Cassandra Installation

  1. Install Cassandra packages

    # apt-get install openjdk-8-jre-headless
    # apt-get install dsc22
  2. Configure Cassandra

    1. Common Configuration

      Edit the /etc/cassandra/cassandra.yaml file to contain the following:

      # The name of the cluster.
      cluster_name: 'midonet'
      
      ...
      
      # Addresses of hosts that are deemed contact points.
      seed_provider:
          - class_name: org.apache.cassandra.locator.SimpleSeedProvider
            parameters:
                - seeds: "nsdb1,nsdb2,nsdb3"
    2. Node-specific Configuration

      1. NSDB Node 1

        Edit the /etc/cassandra/cassandra.yaml file to contain the following:

        # Address to bind to and tell other Cassandra nodes to connect to.
        listen_address: nsdb1
        
        ...
        
        # The address to bind the Thrift RPC service.
        rpc_address: nsdb1
      2. NSDB Node 2

        Edit the /etc/cassandra/cassandra.yaml file to contain the following:

        # Address to bind to and tell other Cassandra nodes to connect to.
        listen_address: nsdb2
        
        ...
        
        # The address to bind the Thrift RPC service.
        rpc_address: nsdb2
      3. NSDB Node 3

        Edit the /etc/cassandra/cassandra.yaml file to contain the following:

        # Address to bind to and tell other Cassandra nodes to connect to.
        listen_address: nsdb3
        
        ...
        
        # The address to bind the Thrift RPC service.
        rpc_address: nsdb3
  3. Clean existing data and restart Cassandra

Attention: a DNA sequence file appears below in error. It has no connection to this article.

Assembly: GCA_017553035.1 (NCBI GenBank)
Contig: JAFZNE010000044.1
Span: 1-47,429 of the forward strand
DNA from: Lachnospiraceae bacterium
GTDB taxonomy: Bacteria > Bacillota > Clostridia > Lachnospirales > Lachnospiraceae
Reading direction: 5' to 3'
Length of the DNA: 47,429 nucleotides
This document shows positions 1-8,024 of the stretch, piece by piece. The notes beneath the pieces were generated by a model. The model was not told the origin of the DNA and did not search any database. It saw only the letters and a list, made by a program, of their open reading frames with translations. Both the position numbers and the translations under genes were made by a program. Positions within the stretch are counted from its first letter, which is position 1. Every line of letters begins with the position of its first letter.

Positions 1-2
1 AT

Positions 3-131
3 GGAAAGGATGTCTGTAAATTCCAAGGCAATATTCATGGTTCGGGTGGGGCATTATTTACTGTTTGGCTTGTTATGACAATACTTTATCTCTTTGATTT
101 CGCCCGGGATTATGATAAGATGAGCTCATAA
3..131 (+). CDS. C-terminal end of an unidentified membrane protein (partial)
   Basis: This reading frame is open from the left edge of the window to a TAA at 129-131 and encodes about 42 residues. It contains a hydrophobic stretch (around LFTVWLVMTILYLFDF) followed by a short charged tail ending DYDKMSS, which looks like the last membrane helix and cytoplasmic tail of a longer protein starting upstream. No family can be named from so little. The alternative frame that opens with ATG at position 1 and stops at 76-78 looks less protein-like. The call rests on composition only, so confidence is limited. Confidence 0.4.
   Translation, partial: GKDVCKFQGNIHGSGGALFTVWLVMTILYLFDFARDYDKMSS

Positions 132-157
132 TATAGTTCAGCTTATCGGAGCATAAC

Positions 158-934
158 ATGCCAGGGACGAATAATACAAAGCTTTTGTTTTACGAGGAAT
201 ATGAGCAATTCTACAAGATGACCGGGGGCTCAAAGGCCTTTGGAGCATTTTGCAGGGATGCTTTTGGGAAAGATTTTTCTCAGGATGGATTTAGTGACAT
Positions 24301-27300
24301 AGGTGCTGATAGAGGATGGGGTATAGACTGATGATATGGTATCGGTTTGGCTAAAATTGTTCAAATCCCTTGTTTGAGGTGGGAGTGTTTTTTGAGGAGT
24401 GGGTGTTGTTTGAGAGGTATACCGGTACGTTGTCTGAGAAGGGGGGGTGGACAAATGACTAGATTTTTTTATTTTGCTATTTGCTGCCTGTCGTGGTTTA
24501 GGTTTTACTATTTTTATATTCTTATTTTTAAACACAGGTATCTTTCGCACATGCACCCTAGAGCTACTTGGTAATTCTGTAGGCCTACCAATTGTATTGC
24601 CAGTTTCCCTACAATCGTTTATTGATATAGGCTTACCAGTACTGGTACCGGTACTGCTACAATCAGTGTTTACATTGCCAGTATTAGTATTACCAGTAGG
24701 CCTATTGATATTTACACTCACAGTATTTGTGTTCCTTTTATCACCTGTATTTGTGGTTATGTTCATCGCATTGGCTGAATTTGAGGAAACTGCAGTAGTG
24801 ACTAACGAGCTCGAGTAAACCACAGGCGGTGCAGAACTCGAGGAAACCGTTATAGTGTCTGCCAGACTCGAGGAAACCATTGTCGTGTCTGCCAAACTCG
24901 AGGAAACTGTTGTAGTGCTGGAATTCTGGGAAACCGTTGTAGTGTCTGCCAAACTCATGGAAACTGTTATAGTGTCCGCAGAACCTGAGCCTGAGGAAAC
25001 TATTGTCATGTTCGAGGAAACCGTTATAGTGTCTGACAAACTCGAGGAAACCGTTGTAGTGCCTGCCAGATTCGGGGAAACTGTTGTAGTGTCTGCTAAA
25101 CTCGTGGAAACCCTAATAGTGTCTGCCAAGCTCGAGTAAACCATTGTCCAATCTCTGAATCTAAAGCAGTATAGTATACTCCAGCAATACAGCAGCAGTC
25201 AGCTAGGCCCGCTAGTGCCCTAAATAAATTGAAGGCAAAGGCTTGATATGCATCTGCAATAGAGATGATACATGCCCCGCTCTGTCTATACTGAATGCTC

# service cassandra stop
    # rm -rf /var/lib/cassandra/*
    # service cassandra start
  4. Verify Cassandra Operation

    After installation of all nodes has been completed, verify that Cassandra is operating properly.

    [Important]Important

    If Cassandra fails to start and prints a "buffer overflow" error message in its log file, you may try associating 127.0.0.1 with the hostname in etc/hosts (so that hostname -i will show 127.0.0.1). This may solve the Cassandra start problem.

    A basic check can be done by executing the nodetool status command. This will reply with UN (Up / Normal) in the first column if the servers are running in a non-error state:

    $ nodetool --host 127.0.0.1 status
    [...]
    Status=Up/Down
    |/ State=Normal/Leaving/Joining/Moving
    --  Address    Load       Tokens  Owns   Host ID                               Rack
    UN  192.0.2.1  123.45 KB  256     33.3%  11111111-2222-3333-4444-555555555555  rack1
    UN  192.0.2.2  234.56 KB  256     33.3%  22222222-3333-4444-5555-666666666666  rack1
    UN  192.0.2.3  345.67 KB  256     33.4%  33333333-4444-5555-6666-777777777777  rack1
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